Movie Review: Dinner Is A One-Time Meal.
There’s one huge question that haunts me – haunts almost every guy I know;
What do you do if you find out you had a one-night stand with the girl your man is about to marry? Tell him? Mind your business?
What happens if he somehow finds out?
What if the shoe was on the other foot? Would you want to know if your man has slept with the girl you’re about to marry? Does it matter if it happened before you started dating her?
That is the premise the Dinner hopes to thrive on for eighty minutes or thereabouts of screen time. And it works – for the most part.
Dinner tells the story of a young man; Mike Okafor who is headed to Lagos from Abuja for a dinner with his best friend, Ade George Junior, said best friend’s fiancée, Lola Coker and best friend’s office buddy – a painfully obvious ‘bad guy’ – Richard Boyo. Mike decides to take his girlfriend Diane along – probably so he could use the opportunity to propose to her – and things go awry. Turns out that the about-to-be-groom and his office buddy had each had one night stands with Diane, and that Richard had slept with some other people.
The actors are all in top form and therefore manage to present the viewer with convincingly three-dimensional characters, in spite of the bulk of the movie happening over the course of one night. Okey Uzoeshi is the tightly-wound Mike who is clueless to the most obvious things going on underneath his nose. Kehinde Bankole isn’t so much the eye-candy she usually is – but knees remain just as distracting. Adeyemi Okanlawon sizzles as the glib, suave and ‘evil’ Richard – though I honestly cannot wait for the day Nollywood moves past the hard drinking, hard smoking ‘bad guy’. RMD and Ireti Doyle are typecast – once again, as the concerned father and mother. Hmm.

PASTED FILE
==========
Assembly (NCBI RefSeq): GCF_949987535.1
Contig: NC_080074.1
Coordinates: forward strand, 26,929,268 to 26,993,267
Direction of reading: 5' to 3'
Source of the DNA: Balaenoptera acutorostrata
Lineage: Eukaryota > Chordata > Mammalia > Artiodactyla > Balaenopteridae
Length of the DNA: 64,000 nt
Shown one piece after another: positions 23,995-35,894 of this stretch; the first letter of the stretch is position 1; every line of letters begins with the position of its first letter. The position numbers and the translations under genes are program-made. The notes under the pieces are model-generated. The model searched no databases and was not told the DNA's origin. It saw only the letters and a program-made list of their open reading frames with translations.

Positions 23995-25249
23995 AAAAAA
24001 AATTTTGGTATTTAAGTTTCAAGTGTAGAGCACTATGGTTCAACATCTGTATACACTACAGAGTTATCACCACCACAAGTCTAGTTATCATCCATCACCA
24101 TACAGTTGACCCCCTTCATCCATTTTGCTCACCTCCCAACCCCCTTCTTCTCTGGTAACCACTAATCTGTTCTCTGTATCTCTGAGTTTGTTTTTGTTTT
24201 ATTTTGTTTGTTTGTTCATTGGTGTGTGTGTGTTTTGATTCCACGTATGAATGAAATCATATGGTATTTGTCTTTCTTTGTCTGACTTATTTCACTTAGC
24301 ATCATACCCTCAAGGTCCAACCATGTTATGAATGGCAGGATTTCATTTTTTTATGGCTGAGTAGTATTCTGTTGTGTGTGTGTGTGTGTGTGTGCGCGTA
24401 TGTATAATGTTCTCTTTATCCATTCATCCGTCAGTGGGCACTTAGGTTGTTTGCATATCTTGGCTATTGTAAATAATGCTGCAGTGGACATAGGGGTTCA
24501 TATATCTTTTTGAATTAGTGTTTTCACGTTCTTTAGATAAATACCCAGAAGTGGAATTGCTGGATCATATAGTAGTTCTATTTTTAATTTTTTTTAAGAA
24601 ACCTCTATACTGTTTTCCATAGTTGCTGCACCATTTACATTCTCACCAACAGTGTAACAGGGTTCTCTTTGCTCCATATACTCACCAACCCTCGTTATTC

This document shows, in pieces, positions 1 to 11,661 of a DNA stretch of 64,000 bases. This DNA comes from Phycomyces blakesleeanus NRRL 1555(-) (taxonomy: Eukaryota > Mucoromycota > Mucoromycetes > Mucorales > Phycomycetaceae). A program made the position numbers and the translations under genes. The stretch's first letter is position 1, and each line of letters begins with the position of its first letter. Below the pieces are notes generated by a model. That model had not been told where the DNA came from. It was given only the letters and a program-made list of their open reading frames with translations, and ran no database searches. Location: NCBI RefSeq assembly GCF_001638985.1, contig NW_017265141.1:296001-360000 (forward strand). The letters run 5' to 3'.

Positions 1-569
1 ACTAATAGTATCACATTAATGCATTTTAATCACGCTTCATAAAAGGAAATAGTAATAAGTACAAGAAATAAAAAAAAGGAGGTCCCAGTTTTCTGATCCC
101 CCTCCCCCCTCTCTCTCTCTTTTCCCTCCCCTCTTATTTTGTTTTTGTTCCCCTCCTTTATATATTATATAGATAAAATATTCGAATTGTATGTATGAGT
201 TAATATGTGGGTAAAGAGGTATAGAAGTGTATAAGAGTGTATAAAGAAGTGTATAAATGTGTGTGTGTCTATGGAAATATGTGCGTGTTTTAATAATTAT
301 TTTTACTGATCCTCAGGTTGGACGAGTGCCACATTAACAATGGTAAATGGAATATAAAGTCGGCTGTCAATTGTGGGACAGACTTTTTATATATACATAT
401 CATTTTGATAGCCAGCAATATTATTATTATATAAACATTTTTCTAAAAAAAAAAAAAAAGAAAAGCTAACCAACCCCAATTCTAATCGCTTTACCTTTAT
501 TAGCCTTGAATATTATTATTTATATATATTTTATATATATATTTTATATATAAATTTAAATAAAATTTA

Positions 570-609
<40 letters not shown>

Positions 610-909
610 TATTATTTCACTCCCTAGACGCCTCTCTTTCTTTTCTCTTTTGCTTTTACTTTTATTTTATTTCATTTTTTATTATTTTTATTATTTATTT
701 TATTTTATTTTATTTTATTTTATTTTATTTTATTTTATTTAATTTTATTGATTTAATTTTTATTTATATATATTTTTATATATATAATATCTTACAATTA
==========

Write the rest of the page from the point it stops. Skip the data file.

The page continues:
Structurally, the movie is tightly woven – except for a completely irrelevant opening scene in which Mike proposes to his then-girlfriend at a party and she turns him down flat. If that had any significance, shouldn’t it be that Mike should learn to keep things like proposals private? But that is a man who never learns. The dialogue could have been done better – way better. Too many times, the characters repeated words and phrases; phrases that may look good on paper but hardly roll off the tongue. In a couple of scenes I found myself thinking; ‘Nobody talks like that!’
Something else that bothers me about a number of Nigerian movies is the way the characters are named. Mike Okafor. Adetunde George Junior. Richard Boyo. Diane Bassey. Those names sound manufactured; like they have a name checklist for the ‘young and successful’. What happened to names like Dozie or Wale or Segun or Amarachi or …?
Another pointless subplot is the part where the groom-to-be, Adetunde has slept with his buddy Mike’s girl. They didn’t talk about it – when it happened, where or why it did – is not told. Was it before he became engaged or after?
You cannot help but sympathize with the female leads, Diane and Lola played by Kiera Hewatch and Kehinde Bankole respectively. They are the usual women caught in the middle of three men, and it gets really ugly – especially Lola, who is supposedly strong for Diane – only to have her own dirty linen aired publicly by the notorious –
As has become standard with the ‘new’ Nollywood’, the presence of the movie-ubiquitous Lekki Bridge is here too. Nice camera work though – and production is crisp and tight. It also well-paced, but for a somewhat tepid beginning, and then the jabs start – and keep coming.
All in all, Dinner is a meal to be consumed once – but, what a meal.
PS: Can Nigerian movie directors please provide online resources for their movies – posters, cast, DOP and so on?